If you thought accents were sexy, imagine how absolutely mind-blowing it would be to have the person of your dreams tell you those three magic words in more than one tongue.
There's just something about people expressing their thoughts in multiple languages that is so appealing.
It might be that they're more in tune with their own thoughts and emotions.
Or, perhaps they're just better communicators in general.
A growing body of research indicates that people who learn to speak more than one language throughout their lives have essentially trained their brains to be stronger muscles, making them smarter, more creative and more responsive to their own feelings and emotions.
But, after studying both Spanish and Mandarin Chinese for a few years each, I think there is something deeper to speaking more than one language than meets the eye or brain. It's something in the heart, in the soul.
When we can more easily connect with others in their native language, we are able to experience this world using so many different perspectives.
It not only makes us better world citizens, but it makes us better lovers, as well.
More on that later.
First, let's see why being bilingual is like bodybuilding for the brain:
People who speak more than one language have stronger, faster brains.
The New York Times reports on multiple studies performed on participants of all ages -- from infants to those in their twilight years -- which find speaking more than one language in life truly strengthens the brain.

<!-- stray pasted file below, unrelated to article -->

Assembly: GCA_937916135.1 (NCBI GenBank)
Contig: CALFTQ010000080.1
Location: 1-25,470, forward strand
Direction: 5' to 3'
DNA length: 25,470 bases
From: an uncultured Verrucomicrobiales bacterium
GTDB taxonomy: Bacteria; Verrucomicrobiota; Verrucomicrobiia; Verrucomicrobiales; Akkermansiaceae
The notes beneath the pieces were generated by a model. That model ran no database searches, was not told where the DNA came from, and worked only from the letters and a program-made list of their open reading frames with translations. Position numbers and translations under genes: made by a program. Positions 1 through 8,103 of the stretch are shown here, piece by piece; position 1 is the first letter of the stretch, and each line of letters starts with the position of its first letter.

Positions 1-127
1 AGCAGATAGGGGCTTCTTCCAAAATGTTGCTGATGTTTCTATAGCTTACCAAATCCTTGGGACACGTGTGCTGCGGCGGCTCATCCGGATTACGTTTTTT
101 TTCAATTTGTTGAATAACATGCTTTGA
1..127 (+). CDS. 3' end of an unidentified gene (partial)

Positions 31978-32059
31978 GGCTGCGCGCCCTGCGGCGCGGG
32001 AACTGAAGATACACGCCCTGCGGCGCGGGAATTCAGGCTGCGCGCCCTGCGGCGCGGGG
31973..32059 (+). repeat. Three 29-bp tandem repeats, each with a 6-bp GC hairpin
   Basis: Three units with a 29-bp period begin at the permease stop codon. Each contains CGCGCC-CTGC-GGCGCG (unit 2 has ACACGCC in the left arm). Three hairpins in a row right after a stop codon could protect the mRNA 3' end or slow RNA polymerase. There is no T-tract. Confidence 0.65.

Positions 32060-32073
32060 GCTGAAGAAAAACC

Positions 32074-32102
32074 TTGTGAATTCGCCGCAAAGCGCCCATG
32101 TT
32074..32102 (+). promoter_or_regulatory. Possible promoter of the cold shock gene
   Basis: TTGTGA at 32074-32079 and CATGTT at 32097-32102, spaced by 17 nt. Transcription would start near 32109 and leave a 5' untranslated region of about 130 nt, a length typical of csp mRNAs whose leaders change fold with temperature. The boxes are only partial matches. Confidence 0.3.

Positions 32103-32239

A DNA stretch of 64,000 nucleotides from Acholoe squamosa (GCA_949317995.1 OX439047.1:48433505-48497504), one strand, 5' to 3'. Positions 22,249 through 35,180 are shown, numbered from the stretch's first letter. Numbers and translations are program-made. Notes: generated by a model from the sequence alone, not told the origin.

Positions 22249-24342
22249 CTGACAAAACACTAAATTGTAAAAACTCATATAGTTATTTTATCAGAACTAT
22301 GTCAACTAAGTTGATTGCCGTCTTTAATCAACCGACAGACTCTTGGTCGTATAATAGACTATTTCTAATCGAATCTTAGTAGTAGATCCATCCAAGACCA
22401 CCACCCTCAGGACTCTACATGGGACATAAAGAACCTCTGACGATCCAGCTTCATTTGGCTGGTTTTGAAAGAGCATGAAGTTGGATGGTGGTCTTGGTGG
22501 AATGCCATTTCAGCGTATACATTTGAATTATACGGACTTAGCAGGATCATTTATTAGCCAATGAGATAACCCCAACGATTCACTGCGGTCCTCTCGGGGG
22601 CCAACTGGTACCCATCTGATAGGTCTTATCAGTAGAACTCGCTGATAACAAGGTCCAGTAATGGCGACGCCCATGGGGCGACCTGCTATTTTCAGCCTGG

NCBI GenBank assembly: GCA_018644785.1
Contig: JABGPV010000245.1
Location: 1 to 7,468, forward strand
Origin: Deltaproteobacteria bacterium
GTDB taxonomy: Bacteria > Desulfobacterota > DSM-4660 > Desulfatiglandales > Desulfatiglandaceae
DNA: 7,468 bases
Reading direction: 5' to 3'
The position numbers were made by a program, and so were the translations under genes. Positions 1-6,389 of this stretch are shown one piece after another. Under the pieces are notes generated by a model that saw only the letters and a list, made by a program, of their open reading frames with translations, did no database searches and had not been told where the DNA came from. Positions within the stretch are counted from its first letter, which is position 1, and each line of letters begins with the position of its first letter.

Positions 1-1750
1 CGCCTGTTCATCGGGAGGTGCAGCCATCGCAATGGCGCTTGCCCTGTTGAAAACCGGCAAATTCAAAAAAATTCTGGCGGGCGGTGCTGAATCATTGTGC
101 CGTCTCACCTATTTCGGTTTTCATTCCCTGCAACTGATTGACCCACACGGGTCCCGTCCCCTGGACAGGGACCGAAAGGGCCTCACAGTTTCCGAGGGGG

A study published by the National Academy of Sciences researched cognitive gains in 7-month-old infants introduced to more than one language from birth, compared to children being raised in a mono-language home.
The researchers used audio in order to train the infants to anticipate changes in visuals taking place in front of them.
Infants were given an audio cue before seeing a visually stimulating award, in this case a puppet popping up on one side of their screen.
They repeated this action so the babies would anticipate the reward after hearing the audio cues.
To test how well the babies anticipated their "reward," the researchers displayed the puppet on the opposite side of the screen after the audio was played.
Researchers found that the infants who were exposed to more than one language from birth more quickly adapted to the switched screens.
Another study, led by neuropsychologists at the University of California, was conducted on 44 elderly bilingual people. It suggested that using more than one language slowed the onset of many illnesses, like Alzheimer's and dementia.
NPR even reports that dementia patients who are bilingual experience onset on average four-and-a-half years later in life.
Perhaps learning more than one language, as well as using those multiple tongues throughout your life, is just like working out any other muscle in the body.
The more you train it, the easier it is to flex and use on a daily basis -- even in your golden years.
If you can think in two languages, you can think outside of the box.
While it is abundantly clear through research that being bilingual means having a stronger and sharper brain, you may not assume that learning more than one language would make you more creative, too.
However, Psychology Today reports people who are bilingual can fluidly respond to challenging tasks and come up with more creative problem-solving techniques than those who only use one language.